The Xinjiang Uygur autonomous region will step up border control measures this year to create a "Great Wall" along its 5,700-kilometer border to prevent the penetration of extremism, separatism and terrorism from abroad, the region's chairman said on Monday.
"We will try our best to leave no gaps or blind spots in social security management and ensure the key areas remain absolutely safe," Shokrat Zakir, the chairman, said as he delivered the government work report during the annual session of the 13th Regional People's Congress, which kicked off in the capital Urumqi on Monday.
The region will step up security measures in key areas and border areas as well as enforce internet management to maintain social stability in Xinjiang, which remains complicated, he said. It will further rely on technology to enhance frontline border control and improve infrastructure in border areas, such as improving road conditions, he said.
"The overall social situation was stable in 2017, which has significantly made people feel safer," he said. "We won't allow separatism to stage a comeback and will ensure religious extremism never rises again from the ashes and terrorist attacks are doomed to failure."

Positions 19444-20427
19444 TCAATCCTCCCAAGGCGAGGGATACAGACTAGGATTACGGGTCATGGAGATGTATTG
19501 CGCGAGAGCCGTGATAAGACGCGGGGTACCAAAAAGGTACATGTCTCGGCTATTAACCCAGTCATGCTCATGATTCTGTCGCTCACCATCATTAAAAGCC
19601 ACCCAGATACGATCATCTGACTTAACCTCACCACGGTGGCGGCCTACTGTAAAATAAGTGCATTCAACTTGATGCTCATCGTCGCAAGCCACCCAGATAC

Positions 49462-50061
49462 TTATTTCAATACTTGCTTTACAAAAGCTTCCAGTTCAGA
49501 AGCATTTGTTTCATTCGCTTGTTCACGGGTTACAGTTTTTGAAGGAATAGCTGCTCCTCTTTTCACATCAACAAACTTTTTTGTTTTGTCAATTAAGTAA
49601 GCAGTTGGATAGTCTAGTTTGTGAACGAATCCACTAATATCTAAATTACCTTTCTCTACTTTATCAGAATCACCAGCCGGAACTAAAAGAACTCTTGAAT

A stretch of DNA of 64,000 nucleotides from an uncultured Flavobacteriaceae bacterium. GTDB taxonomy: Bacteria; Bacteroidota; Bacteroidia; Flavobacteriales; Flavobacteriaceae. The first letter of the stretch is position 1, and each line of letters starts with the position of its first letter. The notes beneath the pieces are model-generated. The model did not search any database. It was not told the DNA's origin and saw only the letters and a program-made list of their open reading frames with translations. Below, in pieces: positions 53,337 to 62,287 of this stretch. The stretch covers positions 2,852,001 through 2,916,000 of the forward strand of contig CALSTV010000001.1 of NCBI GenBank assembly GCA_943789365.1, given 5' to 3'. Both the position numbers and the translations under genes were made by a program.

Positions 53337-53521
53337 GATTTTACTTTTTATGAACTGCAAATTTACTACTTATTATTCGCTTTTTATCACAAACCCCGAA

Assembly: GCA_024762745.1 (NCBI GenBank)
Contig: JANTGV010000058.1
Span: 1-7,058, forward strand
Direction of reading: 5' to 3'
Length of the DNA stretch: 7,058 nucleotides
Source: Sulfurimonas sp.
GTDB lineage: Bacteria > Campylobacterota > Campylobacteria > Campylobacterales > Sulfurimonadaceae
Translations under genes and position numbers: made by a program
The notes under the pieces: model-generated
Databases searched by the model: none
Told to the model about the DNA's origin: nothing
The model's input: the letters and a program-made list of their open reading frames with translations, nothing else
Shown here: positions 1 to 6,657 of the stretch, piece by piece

Xinjiang introduced a series of security measures in 2017, including setting up a network of police stations in all cities and townships to quickly react to any emergencies. The region has always been China's front line against terrorism. The penetration of religious extremism has led to a number of terrorist attacks in recent years.
The regional government will continue to see maintaining social stability as its top priority in the next five years, Shokrat added.
The performance of the tourist industry has always been an indicator of the region's stability. Stability has brought more tourists to Xinjiang, which is known for its diversity and varied scenery, he said. More than 107 million domestic and foreign travelers visited in 2017, up 32.4 percent from the previous year.
The regional GDP has grown to 1.09 trillion yuan (7.8 billion) in 2017 from 753 billion yuan in 2012, with an average growth rate of 9 percent. Despite the economic growth, the unbalanced development between southern and northern Xinjiang remains obvious, Shokrat said.
Currently, there are 1.63 million people in southern Xinjiang living in deep poverty, which is about 86 percent of the region's total poverty-stricken population. Poverty alleviation work in southern Xinjiang is very tough, he said.